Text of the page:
Predict 1RM with this submaximal strength test (VBT)
We all want to know our one repetition maximum (1RM) to measure strength, set weightlifting goals and track progress. There is one problem though: performing a 1RM test comes with several problems and risks. In this article we share how to accurately predict 1RM, without performing a risky 1RM repetition. Instead of using basic 1RM calculators – that require injury prone max efforts – we show how to calculate 1RM, using velocity based training.
- What does 1RM mean
- What is 1RM used for
- Traditional 1RM testing
- 1RM testing problems
- Submaximal 1RM test
- Standard 1RM calculators
- How to easily predict 1RM, using velocity based training
- Setup GymAware 1RM prediction
Before we dive into the solution of strength testing without risks, let’s first make sure we are on the same page.
What does 1RM mean
1RM stands for “1 Repetition Maximum”, which is the maximum weight that you can lift for one repetition of a specific exercise.
For instance, if you say your 1RM squat is 100kg, you mean that the maximum weight that you can lift one time, in a squat exercise, equals 100kg.
What is 1RM used for
In practice, athletic trainers, health and fitness professionals and rehabilitation specialists use 1RM as a measure of a person’s strength or strength imbalance. 1RM also helps to set weightlifting goals or to track progress.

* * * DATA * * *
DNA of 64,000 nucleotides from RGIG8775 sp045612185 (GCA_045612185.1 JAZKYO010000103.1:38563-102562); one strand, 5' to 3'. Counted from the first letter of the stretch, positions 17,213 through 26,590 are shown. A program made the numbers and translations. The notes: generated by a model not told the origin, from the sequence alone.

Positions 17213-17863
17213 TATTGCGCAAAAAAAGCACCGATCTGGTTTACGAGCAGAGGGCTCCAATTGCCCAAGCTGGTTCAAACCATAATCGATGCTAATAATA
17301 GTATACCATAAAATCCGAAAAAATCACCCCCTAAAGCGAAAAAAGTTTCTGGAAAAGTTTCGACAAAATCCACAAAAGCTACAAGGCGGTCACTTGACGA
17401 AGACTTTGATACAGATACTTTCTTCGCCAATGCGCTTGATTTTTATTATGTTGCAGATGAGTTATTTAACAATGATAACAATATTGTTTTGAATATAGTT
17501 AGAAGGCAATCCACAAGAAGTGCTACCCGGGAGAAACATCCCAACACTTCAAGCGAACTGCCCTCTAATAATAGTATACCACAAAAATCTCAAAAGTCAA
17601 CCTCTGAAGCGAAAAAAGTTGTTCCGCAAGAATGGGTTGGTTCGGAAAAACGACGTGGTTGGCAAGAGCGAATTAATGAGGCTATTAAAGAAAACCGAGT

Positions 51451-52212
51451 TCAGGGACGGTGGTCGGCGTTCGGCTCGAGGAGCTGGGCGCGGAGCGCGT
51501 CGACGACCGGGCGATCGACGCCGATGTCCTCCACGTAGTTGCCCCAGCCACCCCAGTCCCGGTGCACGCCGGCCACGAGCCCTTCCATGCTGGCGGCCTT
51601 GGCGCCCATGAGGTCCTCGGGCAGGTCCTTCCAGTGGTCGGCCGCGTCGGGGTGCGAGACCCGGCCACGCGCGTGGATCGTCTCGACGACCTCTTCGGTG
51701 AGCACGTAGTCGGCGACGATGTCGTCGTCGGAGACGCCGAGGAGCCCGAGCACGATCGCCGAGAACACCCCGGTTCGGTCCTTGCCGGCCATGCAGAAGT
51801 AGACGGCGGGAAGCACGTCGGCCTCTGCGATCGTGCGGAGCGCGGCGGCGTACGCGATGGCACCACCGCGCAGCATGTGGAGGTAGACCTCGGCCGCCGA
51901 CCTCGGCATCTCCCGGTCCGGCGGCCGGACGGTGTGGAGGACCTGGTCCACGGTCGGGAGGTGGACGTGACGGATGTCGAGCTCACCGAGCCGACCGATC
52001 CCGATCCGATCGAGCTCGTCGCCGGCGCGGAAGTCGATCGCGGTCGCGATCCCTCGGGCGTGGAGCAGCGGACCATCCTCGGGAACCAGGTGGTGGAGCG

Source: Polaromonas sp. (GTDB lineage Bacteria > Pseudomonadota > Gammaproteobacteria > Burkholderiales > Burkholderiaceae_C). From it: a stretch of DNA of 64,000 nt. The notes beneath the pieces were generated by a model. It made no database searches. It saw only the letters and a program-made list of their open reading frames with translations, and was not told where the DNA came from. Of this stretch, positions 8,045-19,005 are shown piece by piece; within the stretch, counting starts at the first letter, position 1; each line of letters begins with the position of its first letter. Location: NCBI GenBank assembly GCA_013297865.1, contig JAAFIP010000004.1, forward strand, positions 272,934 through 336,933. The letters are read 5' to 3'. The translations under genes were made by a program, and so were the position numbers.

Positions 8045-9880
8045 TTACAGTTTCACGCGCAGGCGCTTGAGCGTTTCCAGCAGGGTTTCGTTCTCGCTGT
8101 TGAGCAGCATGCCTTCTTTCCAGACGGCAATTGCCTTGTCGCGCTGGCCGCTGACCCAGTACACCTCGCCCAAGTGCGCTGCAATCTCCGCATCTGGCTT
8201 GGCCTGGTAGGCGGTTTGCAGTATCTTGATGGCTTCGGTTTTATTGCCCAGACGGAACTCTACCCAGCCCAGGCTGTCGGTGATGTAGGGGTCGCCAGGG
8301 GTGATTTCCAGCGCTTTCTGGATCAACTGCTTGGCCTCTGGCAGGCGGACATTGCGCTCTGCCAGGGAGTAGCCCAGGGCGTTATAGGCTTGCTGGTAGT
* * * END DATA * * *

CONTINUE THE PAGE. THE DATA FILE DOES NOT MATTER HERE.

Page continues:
You now know what the point is of knowing your 1 rep max. Let’s continue by looking at a traditional 1RM test.
Traditional 1RM testing
A 1RM test is very straightforward. After a warm up, you try to lift a heavy weight that you think is your maximum weight for 1 repetition.
If you succeed, you know that your 1RM equals this weight or more. After some recovery, you try to lift a heavier weight. Repeat this process until you fail to lift the weight. The highest weight that you are able to lift equals your 1RM.
1RM testing problems
There are several potential problems associated with 1RM testing. To name a few:
- Injury risk: the original 1RM test requires a person to lift the heaviest weight they are capable of. If you do this with bad technique, it’s easy to injure yourself.
- Timing: 1RM testing can be very fatiguing. This doesn’t always fit into your training program, since it affects future workouts.
- Rehabilitation: if you’re coming back from injury or if you’re an older adult, absolute beginner, someone with a certain medical condition etc. 1RM testing might simply be a bad idea (if not impossible in the first place).
The list goes on, but you get the point: you want to know what your one repetition max is, but you don’t want to test it.
“It’s better to know what an athlete is capable of – than to actually find out.”Travish Mash
Luckily there’s a solution, which we will talk about in a minute! But first: here’s why traditional “submaximal” 1RM tests are “suboptimal”.
Submaximal 1RM test
A traditional submaximal 1RM test tries to solve the above mentioned problems. Here’s how such a submaximal 1RM protocol looks like:
Instead of doing a 1RM, you pick a submaximal weight and perform repetitions until failure.
For example: you start squatting with a 85 kg barbell. You keep going until you can’t do another repetition. Say you were able to do 7 repetitions.